Dick’s Sporting Goods to Stop Selling Assault Rifles

“If the kids can be brave enough to organize like this, we can be brave enough to take these out of here.”

Richard B. Levine/ZUMA

Let our journalists help you make sense of the noise: Subscribe to the Mother Jones Daily newsletter and get a recap of news that matters.

Dick’s Sporting Goods, one of the largest sports retailers in the country, announced Wednesday that it will stop selling assault-style rifles, and will no longer sell firearms to anyone under 21 years old. The changes, which are a direct response to the Parkland, Florida, school shooting earlier this month, will be effective immediately.

The retailer had stopped selling assault rifles in its main stores after the massacre at Sandy Hook Elementary in 2012, but continued to sell them at its Field & Stream locations—until today. 

CEO Edward Stack credited the students and families demanding action in the wake of the shooting with inspiring the company’s move.

“Based on what’s happened and looking at those kids and those parents, it moved us all unimaginably,” Stack said in an interview with ABC’s “Good Morning America” on Wednesday. “To think about the loss and the grief that those kids and those parents had, we said we need to do something and we’re taking these guns out of all of are stores permanently.”

Stack said the decision would never be reversed, and called on lawmakers to move beyond partisan politics to help reduce gun violence.

The decision follows the revelation that the suspected shooter in the Parkland shooting, Nikolas Cruz, had bought a shotgun at a Dick’s store in November 2017, although he did not use that particular gun to carry out the massacre at Stoneman Douglas High School.

On ABC, Stack expressed alarm that even though Dick’s had done “everything by the book” in conducting the sale, nothing had prevented Cruz from being able to legally obtain a gun at a Dick’s location. “We did everything that the law required and still he was able to buy a gun,” he said. “When we looked at that, we said, ‘The systems that are in place across the board just aren’t effective enough to keep us from selling someone a gun like that.'”

“If the kids can be brave enough to organize like this, we can be brave enough to take these out of here,” Stack continued.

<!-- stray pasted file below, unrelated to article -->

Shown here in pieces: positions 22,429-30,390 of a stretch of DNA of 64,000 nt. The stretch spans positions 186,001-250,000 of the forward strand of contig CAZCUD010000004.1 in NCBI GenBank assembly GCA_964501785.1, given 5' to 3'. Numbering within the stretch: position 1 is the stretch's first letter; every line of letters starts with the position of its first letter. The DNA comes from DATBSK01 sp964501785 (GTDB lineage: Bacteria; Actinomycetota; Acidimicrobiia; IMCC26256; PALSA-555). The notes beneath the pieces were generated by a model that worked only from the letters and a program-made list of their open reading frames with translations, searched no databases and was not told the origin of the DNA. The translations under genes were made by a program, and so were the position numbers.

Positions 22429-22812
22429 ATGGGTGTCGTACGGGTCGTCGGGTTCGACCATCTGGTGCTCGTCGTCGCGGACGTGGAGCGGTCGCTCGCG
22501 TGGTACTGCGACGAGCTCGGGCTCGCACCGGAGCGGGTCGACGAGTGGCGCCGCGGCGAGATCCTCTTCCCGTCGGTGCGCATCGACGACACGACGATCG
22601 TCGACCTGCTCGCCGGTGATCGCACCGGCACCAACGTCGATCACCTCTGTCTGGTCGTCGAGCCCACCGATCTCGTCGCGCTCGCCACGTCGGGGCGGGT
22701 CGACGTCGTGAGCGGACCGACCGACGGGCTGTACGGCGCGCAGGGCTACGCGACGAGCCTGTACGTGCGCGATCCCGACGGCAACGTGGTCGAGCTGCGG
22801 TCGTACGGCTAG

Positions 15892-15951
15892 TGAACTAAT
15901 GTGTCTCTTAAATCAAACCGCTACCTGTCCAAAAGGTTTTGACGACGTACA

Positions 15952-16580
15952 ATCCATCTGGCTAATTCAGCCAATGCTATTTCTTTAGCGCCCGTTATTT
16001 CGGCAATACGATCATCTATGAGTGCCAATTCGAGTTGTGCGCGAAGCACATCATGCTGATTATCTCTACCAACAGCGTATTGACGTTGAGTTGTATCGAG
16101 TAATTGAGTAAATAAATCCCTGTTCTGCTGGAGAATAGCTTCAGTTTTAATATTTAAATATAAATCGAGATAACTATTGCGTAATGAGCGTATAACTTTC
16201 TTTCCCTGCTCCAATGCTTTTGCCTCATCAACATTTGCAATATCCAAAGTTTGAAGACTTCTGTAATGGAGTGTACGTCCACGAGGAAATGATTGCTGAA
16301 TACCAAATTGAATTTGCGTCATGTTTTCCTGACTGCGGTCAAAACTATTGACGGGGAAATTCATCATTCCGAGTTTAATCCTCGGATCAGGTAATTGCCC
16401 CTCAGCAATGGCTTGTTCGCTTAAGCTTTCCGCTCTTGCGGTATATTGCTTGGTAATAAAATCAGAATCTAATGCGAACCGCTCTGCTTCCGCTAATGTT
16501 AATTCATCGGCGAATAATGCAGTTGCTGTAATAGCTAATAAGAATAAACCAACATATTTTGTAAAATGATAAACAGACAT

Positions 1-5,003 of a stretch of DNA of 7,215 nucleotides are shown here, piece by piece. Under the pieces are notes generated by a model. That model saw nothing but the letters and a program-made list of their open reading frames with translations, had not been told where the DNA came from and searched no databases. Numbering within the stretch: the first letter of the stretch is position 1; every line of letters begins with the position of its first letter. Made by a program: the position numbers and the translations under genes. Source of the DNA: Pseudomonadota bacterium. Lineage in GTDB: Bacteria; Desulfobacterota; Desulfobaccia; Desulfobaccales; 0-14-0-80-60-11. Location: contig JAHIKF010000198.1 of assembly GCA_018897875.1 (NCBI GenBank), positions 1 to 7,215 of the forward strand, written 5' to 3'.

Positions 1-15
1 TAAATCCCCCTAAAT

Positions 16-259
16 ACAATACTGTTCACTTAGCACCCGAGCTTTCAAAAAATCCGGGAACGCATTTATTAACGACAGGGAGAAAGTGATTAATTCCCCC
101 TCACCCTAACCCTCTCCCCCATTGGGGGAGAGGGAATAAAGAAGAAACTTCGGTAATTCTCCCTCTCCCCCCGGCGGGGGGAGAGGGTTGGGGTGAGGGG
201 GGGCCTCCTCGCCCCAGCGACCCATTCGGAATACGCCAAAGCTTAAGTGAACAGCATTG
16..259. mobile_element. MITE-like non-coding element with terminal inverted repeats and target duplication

In a pair of tweets, Dick’s outlined key steps it was taking to reduce gun violence, along with action items for Congress to take on legislatively. 


Headshot of Editor in Chief of Mother Jones, Clara Jeffery

It sure feels that way to me, and here at Mother Jones, we’ve been thinking a lot about what journalism needs to do differently, and how we can have the biggest impact.

We kept coming back to one word: corruption. Democracy and the rule of law being undermined by those with wealth and power for their own gain. So we're launching an ambitious Mother Jones Corruption Project to do deep, time-intensive reporting on systemic corruption, and asking the MoJo community to help crowdfund it.

We aim to hire, build a team, and give them the time and space needed to understand how we got here and how we might get out. We want to dig into the forces and decisions that have allowed massive conflicts of interest, influence peddling, and win-at-all-costs politics to flourish.

It's unlike anything we've done, and we have seed funding to get started, but we're looking to raise $500,000 from readers by July when we'll be making key budgeting decisions—and the more resources we have by then, the deeper we can dig. If our plan sounds good to you, please help kickstart it with a tax-deductible donation today.

Thanks for reading—whether or not you can pitch in today, or ever, I'm glad you're with us.

Signed by Clara Jeffery

Clara Jeffery, Editor-in-Chief

payment methods

We Recommend